Front Conference Recap 2017

Digital Product & Design Highlights from Salt Lake City

Sam Moore
Sam Moore
May 18, 2017 · 4 min read

During two gorgeous days in May, the 2017 Front Case Study Conference was held in Salt Lake City. I was lucky enough to attend on behalf of Cantina along with roughly 600 other professionals focused on digital design, user experience, and product management. The event featured 14 presentations from a stellar group of speakers who work at companies including Slack, Ancestry.com, Lucid Software, Adobe, and The New York Times.

A major theme was the idea that the best digital products aren’t built on talent alone. Effective team communication and a culture of continuous learning are often the catalyst that takes a product and a business from good to great. Many presentations emphasized that alignment between disciplines (product, UX, engineering, etc.) and a shared responsibility for discovering customer needs and motivations go a long way toward shipping fantastic digital products.

Two panel discussions and several talks offered strong arguments for placing greater emphasis on communication skills in hiring and professional development. Ushering innovative ideas through product roadmaps, design, and development sprints requires lots of coordinated hands. Poor articulation of how something is getting done can be costly. These skills are often overlooked when compared to technical talent or craft, but as Diogenes Brito, a designer at Slack, remarked, “It’s not about what you meant, it’s about what they understood.”

Another consistent thread at Front was real life case studies of projects that required diverse user research and usability testing. Listening for practical research tips and tricks is always a fun part of design conferences and Front 2017 offered a wealth of ideas in this category. Here’s a sampling of some of the techniques I’ll be looking to implement in my own experience design consulting work:

  • To understand the value users place on certain features in a roadmap, give them an imaginary $100 and ask them to “spend” it proportionally amongst the features they’d most like to gain access to.
  • Align cycles of customer feedback with the rate at which you make product decisions. Product decisions are made more often than once every three weeks so make sure you are talking to customers on a more regular cadence.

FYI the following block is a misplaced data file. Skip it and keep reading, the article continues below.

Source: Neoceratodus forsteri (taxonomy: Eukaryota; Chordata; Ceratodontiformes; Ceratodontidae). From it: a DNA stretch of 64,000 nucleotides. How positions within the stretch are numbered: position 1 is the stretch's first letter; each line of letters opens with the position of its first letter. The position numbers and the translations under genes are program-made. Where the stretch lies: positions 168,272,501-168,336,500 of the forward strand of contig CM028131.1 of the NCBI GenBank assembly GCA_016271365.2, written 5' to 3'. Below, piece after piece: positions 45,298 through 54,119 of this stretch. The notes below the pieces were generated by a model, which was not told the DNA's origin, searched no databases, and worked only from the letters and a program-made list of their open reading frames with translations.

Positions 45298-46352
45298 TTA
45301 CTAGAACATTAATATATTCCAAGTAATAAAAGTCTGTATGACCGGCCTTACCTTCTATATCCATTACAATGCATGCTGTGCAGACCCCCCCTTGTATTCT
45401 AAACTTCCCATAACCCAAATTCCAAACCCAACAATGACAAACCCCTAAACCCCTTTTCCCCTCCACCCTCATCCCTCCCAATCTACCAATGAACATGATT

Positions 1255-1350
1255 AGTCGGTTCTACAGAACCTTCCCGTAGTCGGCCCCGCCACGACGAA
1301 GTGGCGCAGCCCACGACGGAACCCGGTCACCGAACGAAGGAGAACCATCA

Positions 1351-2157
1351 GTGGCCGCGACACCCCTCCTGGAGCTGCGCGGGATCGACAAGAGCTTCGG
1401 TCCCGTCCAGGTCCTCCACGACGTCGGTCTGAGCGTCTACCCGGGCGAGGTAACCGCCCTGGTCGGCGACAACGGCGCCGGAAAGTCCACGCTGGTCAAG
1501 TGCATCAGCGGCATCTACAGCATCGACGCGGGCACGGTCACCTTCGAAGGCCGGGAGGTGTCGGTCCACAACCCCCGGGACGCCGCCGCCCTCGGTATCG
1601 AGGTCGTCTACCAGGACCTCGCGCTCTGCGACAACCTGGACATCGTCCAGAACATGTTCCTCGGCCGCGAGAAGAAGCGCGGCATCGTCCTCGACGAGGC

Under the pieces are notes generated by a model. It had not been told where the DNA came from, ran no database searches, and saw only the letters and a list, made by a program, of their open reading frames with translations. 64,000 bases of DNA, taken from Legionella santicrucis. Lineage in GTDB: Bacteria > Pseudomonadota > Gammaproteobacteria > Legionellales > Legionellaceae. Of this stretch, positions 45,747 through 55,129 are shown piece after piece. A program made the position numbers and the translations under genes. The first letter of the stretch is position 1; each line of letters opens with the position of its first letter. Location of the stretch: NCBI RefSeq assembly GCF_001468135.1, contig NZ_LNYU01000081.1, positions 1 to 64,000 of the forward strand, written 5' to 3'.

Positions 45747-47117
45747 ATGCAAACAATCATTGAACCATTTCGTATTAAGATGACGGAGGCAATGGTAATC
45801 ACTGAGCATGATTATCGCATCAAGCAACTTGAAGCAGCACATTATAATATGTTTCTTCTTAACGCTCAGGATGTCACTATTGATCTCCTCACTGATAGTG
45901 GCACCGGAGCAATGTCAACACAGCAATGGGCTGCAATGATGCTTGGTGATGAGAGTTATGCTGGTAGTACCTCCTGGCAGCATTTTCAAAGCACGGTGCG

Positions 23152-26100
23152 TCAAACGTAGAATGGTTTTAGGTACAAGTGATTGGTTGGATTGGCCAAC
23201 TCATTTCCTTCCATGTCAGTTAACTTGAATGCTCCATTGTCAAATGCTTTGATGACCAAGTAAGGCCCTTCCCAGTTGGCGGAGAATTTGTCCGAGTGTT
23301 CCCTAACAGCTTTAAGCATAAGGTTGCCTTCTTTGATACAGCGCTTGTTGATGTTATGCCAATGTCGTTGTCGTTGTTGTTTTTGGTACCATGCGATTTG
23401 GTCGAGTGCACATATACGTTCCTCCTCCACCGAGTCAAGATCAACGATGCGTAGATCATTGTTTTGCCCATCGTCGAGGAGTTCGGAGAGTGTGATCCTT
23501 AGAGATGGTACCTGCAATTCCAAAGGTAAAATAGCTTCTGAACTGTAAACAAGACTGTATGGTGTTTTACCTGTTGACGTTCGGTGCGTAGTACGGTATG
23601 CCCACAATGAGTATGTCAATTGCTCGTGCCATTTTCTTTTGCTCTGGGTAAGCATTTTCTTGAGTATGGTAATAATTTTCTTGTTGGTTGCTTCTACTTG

• During B2B research sessions, ask everyone you speak with “Who else should we be talking to at your company?” This will expand the reach of your recruitment.
  • Set up internal follow-up triggers with customer support groups. When something happens that causes users to request support, reach out and see what insights you can glean that will help the user experience or overall product strategy.
  • Use a dedicated Slack channel to capture user research insights in real time, within full view of everyone listening to the session.
  • Watch out for local maximums and spending too much time optimizing a less-than-great feature.
  • When beta testing pricing options, set up frequent decision points for customers to increase the speed at which your team can learn and refine pricing strategy.
  • When possible, spend time talking to customers together as a product, UX, and engineering team. Shared listening enables greater alignment when shipping.

Finally, the theme of constant iteration was a big one at Front. Whether a team is envisioning a new product, researching use cases, exploring pricing, designing UI, or testing usability, continual improvement needs to be the name of the game. Gather a group of good communicators with complementary digital skills, then dive into a rhythm of testing and refinement.

The best way to experience any conference is always by being there in person. The next best way is to watch the recordings from the event. All of the talks from Front will be available within the next couple weeks on the Front Vimeo channel. For those who prefer just the highlights, here are three talks you will want to watch:

A panoramic view of Salt Lake City from the foothills of the Wasatch Range.

In addition to the conference itself, Salt Lake City offered a stunning landscape and beautiful spring weather in mid-May. Attendees could explore downtown and catch a quick light rail ride to the event on the University of Utah campus. The Natural History Museum of Utah, Bonneville Shoreline Trail, and the foothills of the Wasatch Mountain Range provided space for off-hours adventure relatively close to the venue. The conference space itself was top notch, and a great lineup of local food trucks kept attendees nourished each day. All in all, a conference I’d highly recommend for anyone interested in digital product management and user experience design.

Sam Moore

Written by

Sam Moore

Principal Design Consultant at Cantina. Designer, writer, and systems thinker passionate about smart technology solutions.